You should probably consult with a entertainment lawyer. This not an atypical contract. The language may be alarming, but is consistent with many contests of this nature. Additionally, I believe their company is signatory to the WGA and must abide by their minimum basic agreement should your project progress. Aside from that, if you believe the purpose of this contest is to ultimately steal unsuspecting writer screenplays, I would suggest from personal experience you are mistaken. I actually have sold a script that I wrote for a writer training program with Overbrook attached, and though the movie was never made, I was well compensated through the years.

  • Hassan Fvckry (@DLYDJ) | March 18, 2013 11:57 AMReply

    Great write-up, Tambay! Sounds like they are trying to snatch up some scripts to take to another universe? The language and the gall!

    Would Will Smith and co. explain this to the Grand Prize Winner? No. Why? Because reading is funfamental.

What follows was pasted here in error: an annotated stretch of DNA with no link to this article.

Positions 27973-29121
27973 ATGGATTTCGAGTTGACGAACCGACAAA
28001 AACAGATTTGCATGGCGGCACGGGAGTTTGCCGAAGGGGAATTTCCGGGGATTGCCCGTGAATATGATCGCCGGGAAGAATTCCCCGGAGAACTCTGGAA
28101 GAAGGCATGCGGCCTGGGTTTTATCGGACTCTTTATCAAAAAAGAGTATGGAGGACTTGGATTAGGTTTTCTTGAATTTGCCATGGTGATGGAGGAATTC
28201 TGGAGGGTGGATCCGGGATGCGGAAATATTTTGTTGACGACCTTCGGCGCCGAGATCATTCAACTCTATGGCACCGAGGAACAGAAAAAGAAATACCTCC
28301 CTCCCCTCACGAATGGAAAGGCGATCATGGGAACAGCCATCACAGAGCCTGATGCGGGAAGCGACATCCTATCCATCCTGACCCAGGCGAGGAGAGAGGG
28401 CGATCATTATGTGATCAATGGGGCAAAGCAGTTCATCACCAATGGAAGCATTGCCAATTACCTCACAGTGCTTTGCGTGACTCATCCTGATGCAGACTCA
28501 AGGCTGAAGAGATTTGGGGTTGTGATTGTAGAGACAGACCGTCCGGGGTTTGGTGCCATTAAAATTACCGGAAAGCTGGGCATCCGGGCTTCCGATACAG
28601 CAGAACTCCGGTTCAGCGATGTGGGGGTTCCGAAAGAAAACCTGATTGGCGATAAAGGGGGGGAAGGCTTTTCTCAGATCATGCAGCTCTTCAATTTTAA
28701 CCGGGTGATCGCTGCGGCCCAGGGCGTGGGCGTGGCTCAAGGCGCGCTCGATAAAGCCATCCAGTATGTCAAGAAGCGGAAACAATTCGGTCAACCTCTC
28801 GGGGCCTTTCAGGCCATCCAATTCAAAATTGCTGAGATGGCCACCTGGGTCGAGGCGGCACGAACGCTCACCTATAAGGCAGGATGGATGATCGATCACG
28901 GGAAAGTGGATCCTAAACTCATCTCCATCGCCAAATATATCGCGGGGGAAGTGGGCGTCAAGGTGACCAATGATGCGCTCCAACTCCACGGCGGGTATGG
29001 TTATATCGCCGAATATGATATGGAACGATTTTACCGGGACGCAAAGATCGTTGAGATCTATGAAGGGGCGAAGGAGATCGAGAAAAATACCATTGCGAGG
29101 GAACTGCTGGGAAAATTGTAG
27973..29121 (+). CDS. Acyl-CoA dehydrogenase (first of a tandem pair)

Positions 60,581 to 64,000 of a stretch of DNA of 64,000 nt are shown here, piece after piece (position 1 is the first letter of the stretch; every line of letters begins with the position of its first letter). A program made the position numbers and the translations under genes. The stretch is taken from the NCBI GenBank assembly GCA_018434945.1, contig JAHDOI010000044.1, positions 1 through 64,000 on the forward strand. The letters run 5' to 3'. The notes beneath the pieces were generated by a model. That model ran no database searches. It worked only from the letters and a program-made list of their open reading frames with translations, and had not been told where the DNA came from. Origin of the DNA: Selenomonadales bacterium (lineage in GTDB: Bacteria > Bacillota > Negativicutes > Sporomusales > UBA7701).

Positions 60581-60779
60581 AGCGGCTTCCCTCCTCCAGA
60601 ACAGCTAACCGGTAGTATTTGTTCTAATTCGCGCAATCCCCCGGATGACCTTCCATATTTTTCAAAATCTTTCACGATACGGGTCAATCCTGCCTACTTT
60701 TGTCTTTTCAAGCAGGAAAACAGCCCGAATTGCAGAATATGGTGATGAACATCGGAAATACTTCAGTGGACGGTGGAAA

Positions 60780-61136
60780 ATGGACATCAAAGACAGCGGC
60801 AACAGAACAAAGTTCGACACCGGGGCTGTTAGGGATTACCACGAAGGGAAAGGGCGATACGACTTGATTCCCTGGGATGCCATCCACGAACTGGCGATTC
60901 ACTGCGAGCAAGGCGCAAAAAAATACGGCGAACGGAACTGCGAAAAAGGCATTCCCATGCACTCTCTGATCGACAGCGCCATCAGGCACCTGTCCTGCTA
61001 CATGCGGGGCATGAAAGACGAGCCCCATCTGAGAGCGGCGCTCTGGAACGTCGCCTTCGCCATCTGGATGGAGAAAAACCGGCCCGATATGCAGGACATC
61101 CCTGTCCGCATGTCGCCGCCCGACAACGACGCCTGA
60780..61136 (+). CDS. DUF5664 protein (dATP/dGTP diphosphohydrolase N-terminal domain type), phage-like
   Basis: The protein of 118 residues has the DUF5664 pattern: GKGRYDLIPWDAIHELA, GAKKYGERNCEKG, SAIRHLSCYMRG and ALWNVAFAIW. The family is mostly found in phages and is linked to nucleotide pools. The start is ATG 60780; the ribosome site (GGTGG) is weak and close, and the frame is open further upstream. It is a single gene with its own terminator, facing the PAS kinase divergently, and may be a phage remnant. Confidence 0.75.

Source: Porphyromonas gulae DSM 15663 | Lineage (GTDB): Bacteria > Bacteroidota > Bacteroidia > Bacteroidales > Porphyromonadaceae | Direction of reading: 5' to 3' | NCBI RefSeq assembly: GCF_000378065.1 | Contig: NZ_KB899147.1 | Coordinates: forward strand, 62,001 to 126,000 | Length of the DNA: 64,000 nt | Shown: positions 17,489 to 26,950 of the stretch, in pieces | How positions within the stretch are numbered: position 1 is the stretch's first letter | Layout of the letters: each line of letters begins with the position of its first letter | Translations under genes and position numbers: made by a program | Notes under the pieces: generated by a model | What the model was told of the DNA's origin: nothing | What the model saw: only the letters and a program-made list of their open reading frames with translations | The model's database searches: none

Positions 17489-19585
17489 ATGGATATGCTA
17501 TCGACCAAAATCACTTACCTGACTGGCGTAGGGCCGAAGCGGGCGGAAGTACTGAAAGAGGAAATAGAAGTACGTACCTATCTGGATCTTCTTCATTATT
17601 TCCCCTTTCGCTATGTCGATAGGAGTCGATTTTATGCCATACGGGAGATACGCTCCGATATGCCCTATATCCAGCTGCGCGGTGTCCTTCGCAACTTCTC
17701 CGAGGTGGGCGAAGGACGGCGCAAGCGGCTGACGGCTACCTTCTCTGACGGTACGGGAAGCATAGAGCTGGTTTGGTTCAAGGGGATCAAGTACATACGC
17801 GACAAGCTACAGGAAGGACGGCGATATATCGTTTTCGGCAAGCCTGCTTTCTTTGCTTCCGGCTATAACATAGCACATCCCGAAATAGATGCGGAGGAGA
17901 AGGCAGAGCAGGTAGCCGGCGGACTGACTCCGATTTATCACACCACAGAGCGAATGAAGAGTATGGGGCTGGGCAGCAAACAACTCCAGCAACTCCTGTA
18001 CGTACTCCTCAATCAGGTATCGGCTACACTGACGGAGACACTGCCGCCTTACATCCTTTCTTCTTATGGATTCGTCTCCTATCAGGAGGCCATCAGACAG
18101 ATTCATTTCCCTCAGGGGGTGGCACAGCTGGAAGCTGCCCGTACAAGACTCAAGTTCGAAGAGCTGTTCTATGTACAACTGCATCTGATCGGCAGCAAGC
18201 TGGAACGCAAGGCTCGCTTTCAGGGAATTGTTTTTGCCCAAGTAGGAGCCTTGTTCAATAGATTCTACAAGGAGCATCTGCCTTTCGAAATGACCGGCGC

• Adam Scott Thompson | March 18, 2013 11:55 AMReply

    If it's good enough to win a major contest then it's probably good enough to earn proper representation by someone -- an agent, manager or entertainment lawyer -- who can make a noise for you in the industry, while keeping creative and intellectual rights fixed firmly in your hand until you can actually discuss terms of surrender.

  • PureEGO | March 18, 2013 11:46 AMReply

    If you do win, the networking opportunity may be greater in the end. If you play your cards right and don't focus on money all the time.

  • Dankwa Brooks | March 18, 2013 11:27 AMReply

    Great detective work Tambay! A lot of people don't understand that "winning" may in fact be "losing" if you think you have more control over your script and its further incarnations than you think.

    Like Tambay said a lot of this stuff is "par the course" in Hollywood. Once you sell your script (usually for way more than $6,000) it's out of your hands. They could do what they want with that script once it's sold.

    That's why I switched majors in college from screenwriting to directing, to have more control over my scripts.

    There's an old joke in Hollywood "The young girl got off the bus in Hollywood seeking fame, but she was so dumb she slept with the screenwriter"